BEITZAH 14 (19 Cheshvan) - dedicated l'Iluy Nishmas Chaim Mordechai ben Harav Yisrael Azriel (Feldman) of Milwaukee, by the members of the Feldman family.


QUESTION: The Gemara cites a Beraisa which states that although the Torah forbids one only from wearing Kil'ayim upon his body, the Rabanan prohibited even lying or sitting on Kil'ayim out of concern that perhaps a thread of Kil'ayim will become wrapped upon the person in such a way that he will benefit from wearing it. The Gemara asks that perhaps the Isur d'Rabanan applies only when the Kil'ayim is directly underneath the person, but if another object separates between him and the Kil'ayim he may lie or sit on it. The Gemara responds with a statement of the Tana'im that even when ten sheets are spread over the Kil'ayim, one sheet on top of the other, one may not lie on the uppermost sheet.
Why does the Beraisa say that the reason for the Isur d'Rabanan against lying on Kil'ayim is because of the concern that a thread of Kil'ayim will wrap up onto the person's body? If one is forbidden to lie even on top of sheets which cover the Kil'ayim, the prohibition obviously is not due to the concern that a thread might wrap up onto one's body, because many sheets separate his body from the Kil'ayim! Rather, the Isur is merely a Gezeirah to prevent one from taking the Kil'ayim from underneath him and wearing it. Why, then, does the Beraisa say that the reason is because a thread of Kil'ayim might become wrapped around part of his body?
(a) The RITVA here says that the Gezeirah which prohibits lying on top of ten sheets which are on top of Kil'ayim is actually a "Gezeirah l'Gezeirah," a rabbinical decree made to safeguard another decree. The original Gezeirah of the Rabanan prohibited lying directly on a garment of Kil'ayim lest a thread of Kil'ayim wrap up onto his skin. The Gezeirah that prohibits lying on the uppermost of ten sheets which are on top of Kil'ayim was enacted in order to prevent one from lying directly on Kil'ayim, which in turn is prohibited lest a thread wrap onto his skin. (The two Gezeiros are considered to be one Gezeirah -- "Kula Chada Gezeirah" -- since they were enacted at one time.)
(b) The RAMBAM (Hilchos Kil'ayim 10:12) appears to understand that even if a garment of Kil'ayim is underneath ten sheets, there still is a concern that a thread from the Kil'ayim might reach the top of the sheets and wrap around one's skin. Accordingly, only one Gezeirah was enacted. This also appears to be the opinion of TOSFOS (DH Ela b'Kashin, and in Yoma 69a, DH Kashin).
The Rambam and Tosfos are consistent with their own opinion as expressed elsewhere. They maintain that one is prohibited from lying directly on top of a garment of Kil'ayim even if it is very hard. One is permitted to lie on top of it only when another object separates between his skin and the hard garment of Kil'ayim. They consider sitting on Kil'ayim a form of "Ha'ala'ah," placing the garment on one's body, because there is no logical reason to differentiate between a garment on top of one's body and one's body on top of a garment. As long as one's flesh touches the garment, it is considered "Ha'ala'ah." According to this opinion, no Gezeirah is necessary to prohibit one from sitting on Kil'ayim because of the reason that a thread might wrap up onto his body, since the prohibition of Kil'ayim itself prohibits him from sitting on Kil'ayim. Why, then, was such a Gezeirah enacted? It must be that the Gezeirah that a thread might wrap up onto one's body was enacted in order to prohibit him from lying on a garment of Kil'ayim when it is underneath several sheets.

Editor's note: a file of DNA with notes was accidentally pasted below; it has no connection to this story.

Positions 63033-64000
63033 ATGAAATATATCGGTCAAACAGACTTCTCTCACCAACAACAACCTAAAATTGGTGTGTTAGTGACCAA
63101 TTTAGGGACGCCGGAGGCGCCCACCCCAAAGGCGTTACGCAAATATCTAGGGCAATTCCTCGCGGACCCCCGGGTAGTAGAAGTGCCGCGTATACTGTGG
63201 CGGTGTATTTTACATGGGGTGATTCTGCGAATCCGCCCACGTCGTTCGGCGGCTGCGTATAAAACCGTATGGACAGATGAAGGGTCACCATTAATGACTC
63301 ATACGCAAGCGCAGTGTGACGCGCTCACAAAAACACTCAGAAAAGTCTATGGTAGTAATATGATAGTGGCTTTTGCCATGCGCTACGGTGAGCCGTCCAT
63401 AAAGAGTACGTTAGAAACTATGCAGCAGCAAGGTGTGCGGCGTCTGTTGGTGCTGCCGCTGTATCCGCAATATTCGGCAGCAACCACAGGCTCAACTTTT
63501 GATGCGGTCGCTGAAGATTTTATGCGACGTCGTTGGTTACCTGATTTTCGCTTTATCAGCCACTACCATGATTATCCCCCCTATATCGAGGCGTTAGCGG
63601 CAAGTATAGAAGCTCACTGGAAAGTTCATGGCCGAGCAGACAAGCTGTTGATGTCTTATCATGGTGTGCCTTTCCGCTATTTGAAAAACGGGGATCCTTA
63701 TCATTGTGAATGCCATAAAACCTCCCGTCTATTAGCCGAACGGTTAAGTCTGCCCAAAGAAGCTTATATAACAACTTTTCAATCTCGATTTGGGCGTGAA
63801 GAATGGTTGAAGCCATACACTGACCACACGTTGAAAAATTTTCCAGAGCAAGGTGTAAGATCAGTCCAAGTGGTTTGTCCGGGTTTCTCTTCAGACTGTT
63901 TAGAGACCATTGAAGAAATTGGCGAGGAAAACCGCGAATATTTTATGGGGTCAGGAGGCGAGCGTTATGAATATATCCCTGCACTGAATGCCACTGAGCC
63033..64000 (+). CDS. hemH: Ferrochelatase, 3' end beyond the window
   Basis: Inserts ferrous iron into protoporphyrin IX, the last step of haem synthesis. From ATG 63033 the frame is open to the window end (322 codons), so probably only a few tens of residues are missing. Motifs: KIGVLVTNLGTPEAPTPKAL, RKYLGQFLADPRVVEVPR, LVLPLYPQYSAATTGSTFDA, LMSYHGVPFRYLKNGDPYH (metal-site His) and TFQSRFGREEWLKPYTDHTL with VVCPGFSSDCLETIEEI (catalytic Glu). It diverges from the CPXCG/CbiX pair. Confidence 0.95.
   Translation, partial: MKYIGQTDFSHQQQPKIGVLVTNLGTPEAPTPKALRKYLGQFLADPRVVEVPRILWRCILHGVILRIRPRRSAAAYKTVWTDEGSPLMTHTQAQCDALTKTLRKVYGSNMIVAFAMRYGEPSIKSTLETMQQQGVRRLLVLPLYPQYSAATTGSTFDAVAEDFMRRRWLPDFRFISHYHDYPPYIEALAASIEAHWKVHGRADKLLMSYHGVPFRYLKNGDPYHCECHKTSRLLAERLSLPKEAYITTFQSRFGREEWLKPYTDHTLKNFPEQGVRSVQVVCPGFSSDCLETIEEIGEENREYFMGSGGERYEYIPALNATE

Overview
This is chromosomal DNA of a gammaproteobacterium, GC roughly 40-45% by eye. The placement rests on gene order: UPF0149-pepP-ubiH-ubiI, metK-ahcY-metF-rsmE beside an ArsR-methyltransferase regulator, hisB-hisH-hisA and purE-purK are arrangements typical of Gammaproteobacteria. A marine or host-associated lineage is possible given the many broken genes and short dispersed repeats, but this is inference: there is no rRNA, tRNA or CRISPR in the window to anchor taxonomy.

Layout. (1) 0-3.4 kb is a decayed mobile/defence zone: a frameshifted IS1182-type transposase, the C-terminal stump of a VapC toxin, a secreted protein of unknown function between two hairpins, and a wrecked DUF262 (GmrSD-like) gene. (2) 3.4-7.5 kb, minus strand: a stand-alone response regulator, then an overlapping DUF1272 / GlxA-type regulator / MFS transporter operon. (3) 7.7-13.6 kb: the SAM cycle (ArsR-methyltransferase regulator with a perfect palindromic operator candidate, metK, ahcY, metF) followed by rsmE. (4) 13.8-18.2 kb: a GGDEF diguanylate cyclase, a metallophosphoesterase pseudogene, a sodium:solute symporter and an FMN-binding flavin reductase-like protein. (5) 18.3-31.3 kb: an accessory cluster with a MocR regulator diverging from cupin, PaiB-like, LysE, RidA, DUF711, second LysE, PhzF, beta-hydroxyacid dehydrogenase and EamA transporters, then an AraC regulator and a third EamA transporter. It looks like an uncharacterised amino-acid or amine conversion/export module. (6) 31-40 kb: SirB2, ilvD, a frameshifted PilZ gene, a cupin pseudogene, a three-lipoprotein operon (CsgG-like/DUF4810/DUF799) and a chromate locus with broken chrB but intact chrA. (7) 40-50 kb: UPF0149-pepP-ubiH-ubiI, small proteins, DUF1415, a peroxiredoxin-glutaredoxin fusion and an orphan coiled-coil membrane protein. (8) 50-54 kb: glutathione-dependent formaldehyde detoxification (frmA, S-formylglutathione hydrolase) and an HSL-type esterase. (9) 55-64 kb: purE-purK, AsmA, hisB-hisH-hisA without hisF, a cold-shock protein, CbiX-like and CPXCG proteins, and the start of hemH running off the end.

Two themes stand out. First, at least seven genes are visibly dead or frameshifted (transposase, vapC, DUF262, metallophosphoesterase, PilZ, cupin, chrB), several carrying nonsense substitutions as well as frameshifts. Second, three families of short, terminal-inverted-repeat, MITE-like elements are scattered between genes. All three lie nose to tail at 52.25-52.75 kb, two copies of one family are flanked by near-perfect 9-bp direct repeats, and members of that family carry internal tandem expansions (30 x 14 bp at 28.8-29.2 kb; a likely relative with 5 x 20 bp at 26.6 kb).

(c) The RAN infers from the words of RASHI (DH Shema Tikarev) that the prohibition against lying on Kil'ayim lest a thread wrap up onto one's body is an Isur d'Oraisa and not merely d'Rabanan. When the Beraisa teaches that "the Chachamim said that it is forbidden [to lie on Kil'ayim]," it means that it is forbidden because it is a doubt in a case of an Isur d'Oraisa. In the case of Kil'ayim underneath ten sheets, there is no Isur d'Oraisa but only a Gezeirah that one not come to sit on the garment of Kil'ayim itself.
(d) The RAN himself, however, suggests that the Gezeirah against lying on top of sheets which are on top of a garment of Kil'ayim is a Gezeirah to prevent "Ha'ala'ah" -- to ensure that one does not pick up the garment and wear it. It is unrelated to the concern that a thread will wrap onto one's body. There is no concern for a thread in this case because the Kil'ayim is separated from his body by other sheets.
The concern that one might pick up and wear the Kil'ayim, however, applies only to a type of garment that is normally worn, but not to sheets. If the Kil'ayim underneath the sheets is itself a sheet, one is prohibited only to sit directly on top of it. There is no concern that he might pick it up and wear it, but rather there is a concern that since he is sitting directly on the Kil'ayim a thread might wrap up onto him. In contrast, one may not sit on an item of clothing of Kil'ayim even when it is underneath ten sheets, because in such a case the Gezeirah that he might wear it applies.
This explanation is supported by the text of the Beraisa which says, "Even ten sheets, one on top of the other, and Kil'ayim beneath them [is prohibited]." This implies that the prohibited item itself is not a sheet but a different type of garment (a wearable one) made of Kil'ayim. (See also Insights to Yoma 69:2.)